By selecting two pass rushers in their first 3 picks, the Vikings seem to be rotating around a very simple concept- football, as the old adage goes, starts at the line. Now of course there are other possible reasons why we opted with Barr and Crichton as opposed to guys known more for coverage; perhaps guys like Gerald Hodges, Mike Mauti, Audie Cole, and Josh Robinson have higher marks inside Winter Park than we realize. Or perhaps the Vikings simply had Barr and Crichton ranked so much higher at the particular picks than any other player that they simply went BPA.
But I have a feeling that Zimmer is choosing the philosophy of being so ridiculously great at one thing that it's OK to be mediocre at others. With constant rotation across the line to wear down opposing O-lines and throw QBs off their rhythm, suddenly coverage may not be such a key issue. And if the guys charging the O-line are much fresher than their foes, then the linebackers need worry much less about running backs springing free into the middle field. If guys like Aaron Rodgers and Jay Cutler are spending most of the time on their asses, then who cares about the rest?
Of course that's an over simplistic view, but it's not one too out there for belief. I mentioned previously that this team, even after a pretty solid FA, had so many holes on it that a single draft couldn't hope to fill them all. Things are looking up- unbelievably so after last year's debacle- but to think that we would fully rebuild in a single offseason was fool's gold all along.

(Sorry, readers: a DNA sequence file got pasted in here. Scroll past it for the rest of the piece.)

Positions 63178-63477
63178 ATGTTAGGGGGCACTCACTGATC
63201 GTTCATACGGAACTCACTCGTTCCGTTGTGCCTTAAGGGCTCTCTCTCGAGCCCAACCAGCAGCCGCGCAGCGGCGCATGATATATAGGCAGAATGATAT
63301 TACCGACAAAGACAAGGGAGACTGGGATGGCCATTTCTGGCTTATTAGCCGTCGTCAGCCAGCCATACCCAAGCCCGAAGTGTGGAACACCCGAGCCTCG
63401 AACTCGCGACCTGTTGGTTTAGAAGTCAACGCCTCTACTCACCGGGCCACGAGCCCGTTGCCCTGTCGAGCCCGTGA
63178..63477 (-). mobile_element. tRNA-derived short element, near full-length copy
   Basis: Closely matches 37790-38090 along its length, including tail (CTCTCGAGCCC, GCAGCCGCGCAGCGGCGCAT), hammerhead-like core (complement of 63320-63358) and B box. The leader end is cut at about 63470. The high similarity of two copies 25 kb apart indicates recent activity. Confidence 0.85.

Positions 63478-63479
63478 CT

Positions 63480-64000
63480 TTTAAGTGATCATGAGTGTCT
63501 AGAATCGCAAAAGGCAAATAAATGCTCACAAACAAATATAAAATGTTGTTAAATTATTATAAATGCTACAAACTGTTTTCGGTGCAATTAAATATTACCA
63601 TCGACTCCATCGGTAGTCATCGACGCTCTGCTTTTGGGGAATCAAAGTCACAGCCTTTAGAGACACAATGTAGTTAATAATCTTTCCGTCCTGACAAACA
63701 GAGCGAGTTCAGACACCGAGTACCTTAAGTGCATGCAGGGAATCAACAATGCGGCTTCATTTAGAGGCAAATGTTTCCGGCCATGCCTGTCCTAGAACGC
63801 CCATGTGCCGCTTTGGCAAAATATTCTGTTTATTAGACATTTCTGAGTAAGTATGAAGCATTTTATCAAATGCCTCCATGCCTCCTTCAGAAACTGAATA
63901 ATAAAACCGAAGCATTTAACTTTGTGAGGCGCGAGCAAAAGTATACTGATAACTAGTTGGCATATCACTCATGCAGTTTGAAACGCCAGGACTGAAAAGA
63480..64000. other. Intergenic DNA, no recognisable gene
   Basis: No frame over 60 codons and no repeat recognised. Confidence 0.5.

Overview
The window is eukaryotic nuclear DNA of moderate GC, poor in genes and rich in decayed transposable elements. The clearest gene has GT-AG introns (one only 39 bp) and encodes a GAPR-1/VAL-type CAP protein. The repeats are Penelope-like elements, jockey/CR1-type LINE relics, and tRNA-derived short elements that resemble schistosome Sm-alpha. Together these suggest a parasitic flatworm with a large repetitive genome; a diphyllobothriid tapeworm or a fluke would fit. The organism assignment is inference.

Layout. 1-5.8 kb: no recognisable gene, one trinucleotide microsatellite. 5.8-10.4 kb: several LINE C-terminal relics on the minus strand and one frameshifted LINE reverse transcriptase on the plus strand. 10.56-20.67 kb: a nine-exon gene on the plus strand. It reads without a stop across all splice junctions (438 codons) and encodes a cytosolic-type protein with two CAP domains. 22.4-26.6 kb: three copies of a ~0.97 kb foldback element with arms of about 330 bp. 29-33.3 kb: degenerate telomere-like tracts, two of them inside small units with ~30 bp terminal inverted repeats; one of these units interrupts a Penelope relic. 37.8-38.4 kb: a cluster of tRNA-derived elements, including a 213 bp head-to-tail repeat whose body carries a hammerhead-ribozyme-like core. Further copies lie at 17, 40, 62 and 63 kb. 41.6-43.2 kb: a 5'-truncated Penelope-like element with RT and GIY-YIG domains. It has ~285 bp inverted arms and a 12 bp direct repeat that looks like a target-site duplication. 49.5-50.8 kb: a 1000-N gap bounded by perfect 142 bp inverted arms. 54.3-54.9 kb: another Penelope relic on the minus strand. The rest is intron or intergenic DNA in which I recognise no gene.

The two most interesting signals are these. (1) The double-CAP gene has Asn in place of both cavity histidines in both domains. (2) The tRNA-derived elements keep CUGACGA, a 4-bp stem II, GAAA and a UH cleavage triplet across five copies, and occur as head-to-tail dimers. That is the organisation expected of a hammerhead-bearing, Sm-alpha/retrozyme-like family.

It's likely that Zimmer and Spielman simply had a long-sighted plan with lofty short-term goals entering this draft. If everything goes according to plan as it's playing out thus far, we'll enter next year's offseason with some needs still at linebacker and secondary... far, far less than what we entered this year's offseason with. But in the meantime, we'll patch over those holes with a fearsome pass rush bolstered with overall solid play at the line of scrimmage, and we're going to ride that dragon as far as we can.
Players have spoken about a fundamental difference in Zimmer and Frazier's approach- that of the demand of success now. Some players seemed to feel that Frazier was happy to ‘sneak into the playoffs'... Zimmer is demanding that we make a big run. And as far as that run can take us, we'll continue to reload next year and run even further. There's no contentment in a slow rebuild, admitting that this year might be lost because it's simply too much to do at once. We're going to be as good as we can possibly be overall as a team now, and just get better as the years go on.
Don't fret too much over the fact that linebacker and secondary could still be holes this year. We seem to have found a pretty solid concept on how to handle that. Because again, if you can't be great at everything... be so great at one thing that it doesn't matter.